I just want to make a remark on the editing skills of professional editors.
Through high school, I majored in English. It was one of my highest marks and my teachers always commended me on my impeccable grammar. Now, either I lost that in the few years I was out of High School or my teachers were not as grammatically inclined as I first thought.
When I made the final edits to Book One before sending it to the editors, I felt fairly good about the quality of the grammar in there. I thought there would not be too many changes. Well, apparently I had thought wrong.
The longest I went without a mistake was about two pages in a document that was 256 pages long. There seemed to be something wrong with each sentence I wrote. Was it discouraging to receive it back with all those red marks? Oh very much so. Did I learn from it? Oh yes, I learned a lot.
One thing I learned was that being a professional editor must be a difficult job. That was one of my career picks a few years ago. It's not now. Another thing I learned was that every time a character spoke, it was a new paragraph. In the back of my mind I knew this but I don't write like that. Once I start editing book two, I will have to make a note of it.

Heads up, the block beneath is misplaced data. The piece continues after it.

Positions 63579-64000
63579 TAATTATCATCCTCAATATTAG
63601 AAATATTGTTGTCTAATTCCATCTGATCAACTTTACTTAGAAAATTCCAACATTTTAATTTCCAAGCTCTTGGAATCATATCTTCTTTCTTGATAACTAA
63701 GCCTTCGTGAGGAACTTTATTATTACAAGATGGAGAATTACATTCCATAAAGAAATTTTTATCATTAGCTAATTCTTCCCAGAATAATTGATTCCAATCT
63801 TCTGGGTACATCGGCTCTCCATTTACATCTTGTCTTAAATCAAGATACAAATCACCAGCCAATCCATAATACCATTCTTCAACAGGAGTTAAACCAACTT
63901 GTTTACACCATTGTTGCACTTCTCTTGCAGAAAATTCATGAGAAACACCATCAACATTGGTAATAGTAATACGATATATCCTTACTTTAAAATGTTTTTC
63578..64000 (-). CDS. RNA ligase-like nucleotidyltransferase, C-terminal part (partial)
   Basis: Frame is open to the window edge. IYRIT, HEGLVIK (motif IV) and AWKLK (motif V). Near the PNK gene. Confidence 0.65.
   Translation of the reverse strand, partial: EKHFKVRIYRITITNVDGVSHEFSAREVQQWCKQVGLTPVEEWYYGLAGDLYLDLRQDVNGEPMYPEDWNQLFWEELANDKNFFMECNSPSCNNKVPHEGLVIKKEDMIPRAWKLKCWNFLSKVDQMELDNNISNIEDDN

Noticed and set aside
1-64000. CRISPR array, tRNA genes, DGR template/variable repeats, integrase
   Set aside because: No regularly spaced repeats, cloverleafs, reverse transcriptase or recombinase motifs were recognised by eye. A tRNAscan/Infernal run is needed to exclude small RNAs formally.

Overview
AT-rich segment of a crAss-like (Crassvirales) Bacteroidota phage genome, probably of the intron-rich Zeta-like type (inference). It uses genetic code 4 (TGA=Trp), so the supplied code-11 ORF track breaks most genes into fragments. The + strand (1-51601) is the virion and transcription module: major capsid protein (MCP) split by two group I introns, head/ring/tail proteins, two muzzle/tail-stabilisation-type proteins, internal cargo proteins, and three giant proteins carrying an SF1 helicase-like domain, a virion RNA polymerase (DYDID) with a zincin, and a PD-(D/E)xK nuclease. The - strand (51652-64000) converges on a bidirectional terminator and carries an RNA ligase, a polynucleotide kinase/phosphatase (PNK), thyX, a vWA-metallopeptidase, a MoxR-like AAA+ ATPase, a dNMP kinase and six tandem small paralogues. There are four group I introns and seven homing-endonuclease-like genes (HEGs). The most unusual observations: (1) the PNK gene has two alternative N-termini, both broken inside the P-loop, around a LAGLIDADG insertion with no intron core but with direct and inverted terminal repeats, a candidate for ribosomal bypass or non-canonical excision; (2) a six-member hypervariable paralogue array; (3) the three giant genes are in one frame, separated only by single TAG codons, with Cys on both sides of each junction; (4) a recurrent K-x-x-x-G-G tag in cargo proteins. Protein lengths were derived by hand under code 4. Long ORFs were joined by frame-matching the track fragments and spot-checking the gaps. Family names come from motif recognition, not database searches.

Another thing I learned was that I need to re-study grammar. I don't want to make those editors' jobs any more difficult. Especially if it was said that I have very good grammar when it turns out I don't. I can't imagine what they have to edit day to day. Especially since grammar has been removed from what must be taught.
That has always bothered me. Don't get me wrong, I loved English. But, it wasn't about the language so much as it was: "Here, read this book and write an essay on it." I never learned about proper sentence structure, expletives (curse words) and other such finer points. I think we need that back. Especially now with the rise of text talking. Not that anyone is going to actually type out their words in a phone conversation (to those that do - big kudos to you) but at least they will know how to write when the time comes for it.
Good punctuation (and grammar) skills make a difference:
1) "A woman, without her man, is nothing."
2) "A woman: without her, man is nothing."